Treasury CIO moves on

Mayi Canales, acting chief information officer at the Treasury Department, is resigning her post to start a consulting firm.

Canales, 44, told her staff Oct. 11 that she is leaving Oct. 25 to form a company that will perform strategic planning and contract management, focusing on federal and state customers.

"I always said I'd go back to the private sector before I'm 45, and I'll be 45 next summer," she told Federal Computer Week in an interview Oct. 16.

Canales said she is known "for streamlining and cutting, and you can't do that forever." In government, she said, "when we make cuts, streamline and take control for a year and a half, historically people leave, and they let [other] people come in and stabilize."

Since replacing CIO Jim Flyzik, who is on detail to the Office of Homeland Security until mid-December, she has been charged with restructuring the CIO's office. She has cut positions and contracts and changed the reporting structure within the organization. Although she was named acting CIO in April, she had been doing Flyzik's job on and off for the past 18 months while he was on various details.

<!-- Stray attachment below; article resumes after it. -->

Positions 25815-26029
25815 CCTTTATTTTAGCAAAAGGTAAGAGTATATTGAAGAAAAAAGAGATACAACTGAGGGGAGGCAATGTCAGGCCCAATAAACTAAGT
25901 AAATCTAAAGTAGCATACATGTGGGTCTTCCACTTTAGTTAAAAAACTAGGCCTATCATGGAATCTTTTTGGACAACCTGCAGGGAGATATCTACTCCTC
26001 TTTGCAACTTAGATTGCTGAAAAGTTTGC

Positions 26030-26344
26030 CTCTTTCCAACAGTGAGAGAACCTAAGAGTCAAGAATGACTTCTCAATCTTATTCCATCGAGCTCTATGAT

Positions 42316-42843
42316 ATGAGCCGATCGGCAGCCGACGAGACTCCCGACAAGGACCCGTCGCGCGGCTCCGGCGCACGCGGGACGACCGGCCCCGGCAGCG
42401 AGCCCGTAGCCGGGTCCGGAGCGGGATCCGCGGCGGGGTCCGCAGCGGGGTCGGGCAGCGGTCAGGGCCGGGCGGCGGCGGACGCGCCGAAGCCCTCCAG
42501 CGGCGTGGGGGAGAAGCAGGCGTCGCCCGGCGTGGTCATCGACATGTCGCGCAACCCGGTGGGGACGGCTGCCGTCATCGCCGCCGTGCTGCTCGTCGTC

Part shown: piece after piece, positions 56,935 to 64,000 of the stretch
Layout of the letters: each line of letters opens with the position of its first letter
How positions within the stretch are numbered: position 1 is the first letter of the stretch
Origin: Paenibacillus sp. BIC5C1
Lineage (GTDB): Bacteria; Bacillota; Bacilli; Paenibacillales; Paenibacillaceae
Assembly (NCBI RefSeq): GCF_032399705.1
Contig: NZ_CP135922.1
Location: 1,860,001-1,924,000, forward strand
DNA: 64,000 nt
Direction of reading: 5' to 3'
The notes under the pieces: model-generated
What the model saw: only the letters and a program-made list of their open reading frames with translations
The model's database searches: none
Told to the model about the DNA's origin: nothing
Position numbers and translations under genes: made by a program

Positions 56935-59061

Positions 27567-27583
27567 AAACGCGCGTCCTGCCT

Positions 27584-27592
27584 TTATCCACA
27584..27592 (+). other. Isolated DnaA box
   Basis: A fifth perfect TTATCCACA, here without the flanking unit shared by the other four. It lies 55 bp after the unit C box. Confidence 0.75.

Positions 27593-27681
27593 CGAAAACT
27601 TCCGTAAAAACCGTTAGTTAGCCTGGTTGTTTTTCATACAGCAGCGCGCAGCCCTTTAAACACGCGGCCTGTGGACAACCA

Flyzik said Canales has been seeking to return to the private sector. "That's all part of her career plan," he said.

As for rumors that the inspector general is looking into her work, Canales said, "There is no IG report. I have been investigated left and right. That's what happens when you make cuts. It's just a fact of life."

Canales said she saw the opportunity to start her own company with Migo Miconi, a friend who recently retired from his job with House Appropriations Committee Chairman Bill Young (R-Fla.).

Canales also said she is working on finding a replacement at Treasury and that she does not know what will happen to her position as co-manager of the e-government portfolio for the CIO Council.

Featured

  • Telecommunications
    Stock photo ID: 658810513 By asharkyu

    GSA extends EIS deadline to 2023

    Agencies are getting up to three more years on existing telecom contracts before having to shift to the $50 billion Enterprise Infrastructure Solutions vehicle.

  • Workforce
    Shutterstock image ID: 569172169 By Zenzen

    OMB looks to retrain feds to fill cyber needs

    The federal government is taking steps to fill high-demand, skills-gap positions in tech by retraining employees already working within agencies without a cyber or IT background.

  • Acquisition
    GSA Headquarters (Photo by Rena Schild/Shutterstock)

    GSA to consolidate multiple award schedules

    The General Services Administration plans to consolidate dozens of its buying schedules across product areas including IT and services to reduce duplication.

Stay Connected

FCW Update

Sign up for our newsletter.

I agree to this site's Privacy Policy.